Technology alliances typically have a relatively short lifecycle when compared to other types of not-for-profit organizations such as business and trade associations or professional societies. With this factor in mind, it's essential to utilize unique approaches for management and strategic planning for technology alliances as standard approaches are not among the keys to success. Technology alliances are subject to the same forces as commercial products and companies but responding to these forces, requires definition of alliance-relevant strategies, programs, and tactics. A primary tool that Inventures has found very successful in assisting with strategic planning and management of technology alliances is the Technology Alliance Lifecycle.

Technology Alliance Lifecycle

Strategic lifecycle management is essential to an organization's success and the Technology Alliance Lifecycle offers organizations a crucial tool and path for organizations to adapt, sustain, and remain relevant longer.

Comprised of four phases, the Technology Alliance Lifecycle includes Introduction, Growth, Maturity, and Reset/Decline. In the Introduction Phase, an organization typically is focused on market and ecosystem development and will try to build awareness and market share. A technology alliance in the Growth Phase will often emphasize development and delivery of solutions, and will also try to build brand and increase market share. If an organization is in the Maturity Phase, then driving adoption and volume is typically a priority and the organization will want to help defend market share and address saturation. As a technology alliance approaches the end of the Maturity Phase, it will reach an Inflection Point, at which time the organization should make a conscious decision to either gracefully sunset the organization and transition through the Decline Phase, or enter the Reset Phase. To Reset a technology alliance and redefine the market and product, the organization could attempt to expand its (technical) scope, move to adjacent markets, and/or modify its mission. Often the decision to enter the Decline Phase is made when an alliance has accomplished its objective(s), the technology has become obsolete, and/or the market window has closed.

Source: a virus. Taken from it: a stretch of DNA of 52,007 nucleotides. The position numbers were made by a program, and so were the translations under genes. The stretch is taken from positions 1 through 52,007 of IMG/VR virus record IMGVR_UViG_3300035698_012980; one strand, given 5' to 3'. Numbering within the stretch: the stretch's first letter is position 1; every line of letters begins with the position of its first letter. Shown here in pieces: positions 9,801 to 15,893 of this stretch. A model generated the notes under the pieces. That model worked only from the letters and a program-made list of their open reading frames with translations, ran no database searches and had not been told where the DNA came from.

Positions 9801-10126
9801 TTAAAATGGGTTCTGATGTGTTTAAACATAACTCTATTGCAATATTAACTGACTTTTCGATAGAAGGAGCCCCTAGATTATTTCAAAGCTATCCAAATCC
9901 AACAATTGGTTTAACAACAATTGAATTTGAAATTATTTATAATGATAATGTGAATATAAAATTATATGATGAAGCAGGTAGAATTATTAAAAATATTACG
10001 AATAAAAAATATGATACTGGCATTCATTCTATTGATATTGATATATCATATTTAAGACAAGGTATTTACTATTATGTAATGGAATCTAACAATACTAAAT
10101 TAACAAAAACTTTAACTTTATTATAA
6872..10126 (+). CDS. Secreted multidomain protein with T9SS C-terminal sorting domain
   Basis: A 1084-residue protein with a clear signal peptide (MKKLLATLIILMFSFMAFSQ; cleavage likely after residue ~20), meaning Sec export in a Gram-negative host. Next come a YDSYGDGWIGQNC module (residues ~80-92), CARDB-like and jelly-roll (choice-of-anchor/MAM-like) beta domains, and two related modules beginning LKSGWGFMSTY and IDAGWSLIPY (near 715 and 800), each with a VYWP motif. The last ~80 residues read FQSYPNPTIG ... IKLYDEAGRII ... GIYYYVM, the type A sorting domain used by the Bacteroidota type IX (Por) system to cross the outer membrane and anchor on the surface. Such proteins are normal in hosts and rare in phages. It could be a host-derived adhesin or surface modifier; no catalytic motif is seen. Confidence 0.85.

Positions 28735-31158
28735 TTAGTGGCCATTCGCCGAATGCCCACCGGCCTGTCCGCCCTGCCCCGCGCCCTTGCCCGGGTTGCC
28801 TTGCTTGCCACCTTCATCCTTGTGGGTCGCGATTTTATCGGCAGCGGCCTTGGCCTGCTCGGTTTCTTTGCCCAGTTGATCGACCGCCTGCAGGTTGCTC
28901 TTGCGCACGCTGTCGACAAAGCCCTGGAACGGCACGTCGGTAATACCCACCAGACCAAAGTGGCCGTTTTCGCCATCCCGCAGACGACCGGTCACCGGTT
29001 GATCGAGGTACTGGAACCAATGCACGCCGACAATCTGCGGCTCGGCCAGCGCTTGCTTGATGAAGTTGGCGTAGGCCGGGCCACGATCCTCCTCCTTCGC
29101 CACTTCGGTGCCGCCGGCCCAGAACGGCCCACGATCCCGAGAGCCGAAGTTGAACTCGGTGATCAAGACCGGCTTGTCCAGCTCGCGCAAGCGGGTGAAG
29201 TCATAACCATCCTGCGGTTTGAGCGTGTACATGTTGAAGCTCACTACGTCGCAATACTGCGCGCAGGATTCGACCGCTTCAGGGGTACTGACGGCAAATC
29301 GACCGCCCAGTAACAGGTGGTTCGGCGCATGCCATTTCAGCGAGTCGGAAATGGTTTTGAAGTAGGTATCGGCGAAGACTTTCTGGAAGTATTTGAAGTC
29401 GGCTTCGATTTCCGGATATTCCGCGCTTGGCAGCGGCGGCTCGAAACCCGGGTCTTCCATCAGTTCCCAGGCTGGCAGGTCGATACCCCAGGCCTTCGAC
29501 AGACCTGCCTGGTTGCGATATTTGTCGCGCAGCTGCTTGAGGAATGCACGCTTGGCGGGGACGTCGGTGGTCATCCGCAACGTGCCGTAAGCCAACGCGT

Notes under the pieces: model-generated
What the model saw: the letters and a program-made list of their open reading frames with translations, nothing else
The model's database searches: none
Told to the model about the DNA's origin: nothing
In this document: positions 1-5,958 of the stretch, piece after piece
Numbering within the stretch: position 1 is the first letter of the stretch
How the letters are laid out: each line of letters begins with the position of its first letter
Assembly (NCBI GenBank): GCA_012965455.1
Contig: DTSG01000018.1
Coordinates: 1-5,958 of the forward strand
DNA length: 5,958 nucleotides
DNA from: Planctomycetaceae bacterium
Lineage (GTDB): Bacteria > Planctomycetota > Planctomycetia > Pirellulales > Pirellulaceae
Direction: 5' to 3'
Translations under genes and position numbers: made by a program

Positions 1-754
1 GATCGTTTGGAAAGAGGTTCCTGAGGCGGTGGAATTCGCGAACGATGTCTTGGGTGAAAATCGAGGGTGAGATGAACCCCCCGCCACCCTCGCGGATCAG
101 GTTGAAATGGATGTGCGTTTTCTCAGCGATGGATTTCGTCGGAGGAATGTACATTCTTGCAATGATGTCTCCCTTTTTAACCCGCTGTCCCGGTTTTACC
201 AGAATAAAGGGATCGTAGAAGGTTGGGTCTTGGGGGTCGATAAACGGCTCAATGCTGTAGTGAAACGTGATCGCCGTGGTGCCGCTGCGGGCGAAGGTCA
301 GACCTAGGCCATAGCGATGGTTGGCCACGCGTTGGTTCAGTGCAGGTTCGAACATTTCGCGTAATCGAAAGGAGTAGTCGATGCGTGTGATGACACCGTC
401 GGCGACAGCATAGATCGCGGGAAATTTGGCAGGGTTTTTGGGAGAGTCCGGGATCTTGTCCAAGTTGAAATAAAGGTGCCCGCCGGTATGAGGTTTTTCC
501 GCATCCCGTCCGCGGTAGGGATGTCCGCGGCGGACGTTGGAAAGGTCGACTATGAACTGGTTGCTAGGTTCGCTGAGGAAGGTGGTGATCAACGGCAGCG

Customized Guidance